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Stir it up magazine November December 2015

>> As the cold winter nights draw in, we talk sunshine, spices, sustainability and South American street food with the tonic that is Thomasina Miers... You “tried out” various careers before settling on the food industry. What did cheffing offer that other careers didn’t? Interest! I just couldn’t get excited about anything else I tried. In order to work hard at something I have to be passionate about it – when I work really hard but without that initial passion I am lost! Why did you choose to specialise in Mexican street food when you set up Wahaca? I travelled there when I was 18 and fell head over heels with the food. When I got back to the UK I realised there was no Mexican food to speak of – masses of Tex Mex, but no real Mexican. Ten years later I went back to live and work in Mexico City. I never looked back. Did you ever imagine that the street food “craze” would take off in the way it did? Yes! About five years before we did Wahaca I wanted to take over all the hot dog stands in central London and serve really delicious street food instead. So many cultures have incredible street food – it seemed only a matter of time before we woke up to it. It was a given for us that Wahaca would be all about the food on the streets of Mexico. How important is foreign travel to a chef and why? Travelling opens up your eyes to new cultures, new ingredients, new cooking techniques. Whenever I feel tired or ‘stale’ I try to find time to go somewhere a little different to give me a blast of inspiration. What other cuisine(s), apart from Mexican, excite and inspire you? I adore Indian food, Middle-Eastern food, modern Australian, Californian, Italian, South-East Asian... those for a start! And obviously modern British is one of the most exciting places to be right now. What or who prompted you to enter MasterChef? Did winning (in 2005) change your life? I had come back from working in Mexico and was extremely broke, wanting to work in food but with no idea what to do next. I saw the article about it just at the right time. I was without a job and searching for the next step. John and Gregg were amazingly supportive and encouraging to us all. They really wanted us all to excel. Their encouragement was crucial to giving me the confidence to get into a kitchen. LEADING LIGHT Linguine with a deliciously spicy pumpkin seed pesto “Serve with lots of freshly grated pecorino and, if you like, a green salad.” >> Serves 6 Ingredients 1 large, very ripe tomato 3 garlic cloves, skins on 1 habanero/Scotch bonnet chilli 75g pumpkin seeds 1 tbsp fresh oregano leaves A large handful of coriander leaves, roughly chopped 1 tsp salt 1 small shallot, peeled and roughly chopped 70g pecorino, freshly grated, plus more for serving Juice and zest of ½ lime Juice and zest of ½ orange 120ml extra virgin olive oil 300g linguine Method 1. Heat a large, heavy-bottomed frying pan over a high heat. Place the whole tomato, garlic cloves and chilli in the pan and dry roast until they are blackened, blistered and soft. The tomato will take a little longer, so fish out the garlic and chilli first as they are cooked (about 5–10 minutes). 2. Slip the skins off the garlic cloves and cut the chilli in half, removing and discarding the stem, seeds and inner veins. 3. Meanwhile, toast the pumpkin seeds in another dry frying pan until they become toasted all over and start to ‘pop’. 4. Blitz the pumpkin seeds with the herbs and salt in a food processor and then add the tomato, garlic, chilli, shallot and pecorino and blitz again. 5. Finally add the citrus juices, zest and olive oil and blitz to a pesto. 6. Cook the pasta until al dente in plenty of well-salted boiling water and drain, reserving the cooking water. 7. Toss the pasta with the pesto, followed by 2–3 tablespoons of the reserved cooking water. 8. Allow to sit for a minute or two and add a few tablespoons more water if needed to loosen the pasta. This stops it from becoming dry when you get it to the table. 9. Serve with lots of freshly grated pecorino and, if you like, a green salad. What is the most important piece of career advice you have been given? Follow your heart. If you are not passionate about what you are doing, find something that does make you passionate – in or outside your work. Social media – friend or foe? Totally amaze-balls! You’re passionate about sustainability. How does this translate in a practical sense? The world we live in supports and feeds us. Wildlife and nature gives us energy and hope. The planet is in a scary place right now. The ice in the North Pole is melting at rates that even the most knowledgeable scientists weren’t predicting. I think it is just a given that we have to weave sustainability into everything that we do, looking after the planet and all its inhabitants, human or otherwise! I think it is just being sensitive to what is going on around us. We’re intrigued to find out more about your Wahaca presents Day of the Dead fiesta at Tobacco Docks on November 7... I am not surprised! It is going to be the wildest party with fascinating talks hosted by English PEN, incredible food from Wahaca and a supper club with Enrique Olvera (whose restaurant Pujol is ranked in the top 20 in the world), eye-opening art in partnership with the Saatchi Gallery and Mexico’s Rodrigo Peñafiel, unbelievable music from soaring rock bands Savages, The Horrors, Grammy award winning Zoé and supergroup, Mexrrissey – and not to mention lots and lots of good feeling. And now for three questions that we ask all of our Leading Lights… What are your three kitchen secrets? 1. Invest in a good pestle and mortar. 2. Buy the biggest freezer that you can. 3. Grow your own herbs. What is your favourite ingredient and why? I am pretty obsessed with vinegars for making food come alive, not to mention all the great gut bacteria it gives. And of course salt, without which we would be toast. Please could you share your favourite recipe, along with your reasons for choosing it? This pumpkin seed linguine is so simple to make, packed with the pre-Hispanic nutrients that the ancient tribes in Mexico fed themselves with, whilst also being incredibly delicious. It is a real winner. Recipe taken from Chilli Notes by Thomasina Miers (Hodder & Stoughton £25). NOV / DEC 2015 33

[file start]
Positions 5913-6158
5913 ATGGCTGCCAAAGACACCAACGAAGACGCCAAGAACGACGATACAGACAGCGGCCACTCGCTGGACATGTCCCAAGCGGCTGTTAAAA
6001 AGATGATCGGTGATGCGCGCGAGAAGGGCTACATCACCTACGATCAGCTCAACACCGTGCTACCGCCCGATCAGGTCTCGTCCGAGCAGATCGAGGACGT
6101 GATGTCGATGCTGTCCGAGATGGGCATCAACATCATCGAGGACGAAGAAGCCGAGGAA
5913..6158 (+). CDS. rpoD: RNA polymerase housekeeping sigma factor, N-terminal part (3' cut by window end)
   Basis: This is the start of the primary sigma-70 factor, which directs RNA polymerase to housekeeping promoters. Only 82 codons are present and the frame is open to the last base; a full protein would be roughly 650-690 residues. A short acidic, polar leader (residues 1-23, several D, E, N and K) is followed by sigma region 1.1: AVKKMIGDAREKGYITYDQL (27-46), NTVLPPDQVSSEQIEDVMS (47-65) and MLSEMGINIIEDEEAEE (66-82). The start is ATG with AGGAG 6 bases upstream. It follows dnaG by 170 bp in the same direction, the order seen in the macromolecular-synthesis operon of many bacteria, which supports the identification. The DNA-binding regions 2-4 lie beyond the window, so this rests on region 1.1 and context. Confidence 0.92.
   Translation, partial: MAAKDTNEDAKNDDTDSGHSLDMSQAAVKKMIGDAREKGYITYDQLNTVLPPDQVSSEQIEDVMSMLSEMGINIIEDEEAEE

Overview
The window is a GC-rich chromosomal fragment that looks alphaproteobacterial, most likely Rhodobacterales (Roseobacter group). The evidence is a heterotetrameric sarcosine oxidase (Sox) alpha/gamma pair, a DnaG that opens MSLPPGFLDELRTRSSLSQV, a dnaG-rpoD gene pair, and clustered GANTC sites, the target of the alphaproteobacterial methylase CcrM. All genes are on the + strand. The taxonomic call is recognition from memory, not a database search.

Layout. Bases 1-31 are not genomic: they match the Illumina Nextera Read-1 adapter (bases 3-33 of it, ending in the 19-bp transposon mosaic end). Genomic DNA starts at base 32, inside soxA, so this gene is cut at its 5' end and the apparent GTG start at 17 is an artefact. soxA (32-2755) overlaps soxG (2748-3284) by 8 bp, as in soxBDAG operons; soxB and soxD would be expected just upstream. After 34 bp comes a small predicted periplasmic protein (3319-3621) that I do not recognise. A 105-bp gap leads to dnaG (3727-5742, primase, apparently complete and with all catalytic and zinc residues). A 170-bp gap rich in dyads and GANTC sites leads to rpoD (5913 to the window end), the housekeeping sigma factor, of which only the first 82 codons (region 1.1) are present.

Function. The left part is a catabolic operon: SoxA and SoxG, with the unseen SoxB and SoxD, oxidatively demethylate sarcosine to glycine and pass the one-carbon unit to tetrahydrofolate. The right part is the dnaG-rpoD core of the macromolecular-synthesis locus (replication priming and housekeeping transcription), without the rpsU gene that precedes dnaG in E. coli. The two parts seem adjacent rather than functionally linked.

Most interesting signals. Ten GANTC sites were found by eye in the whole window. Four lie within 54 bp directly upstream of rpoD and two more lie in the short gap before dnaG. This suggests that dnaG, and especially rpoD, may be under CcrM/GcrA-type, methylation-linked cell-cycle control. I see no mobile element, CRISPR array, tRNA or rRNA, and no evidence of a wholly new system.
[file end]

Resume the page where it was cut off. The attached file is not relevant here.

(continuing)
Stir it up magazine November December 2015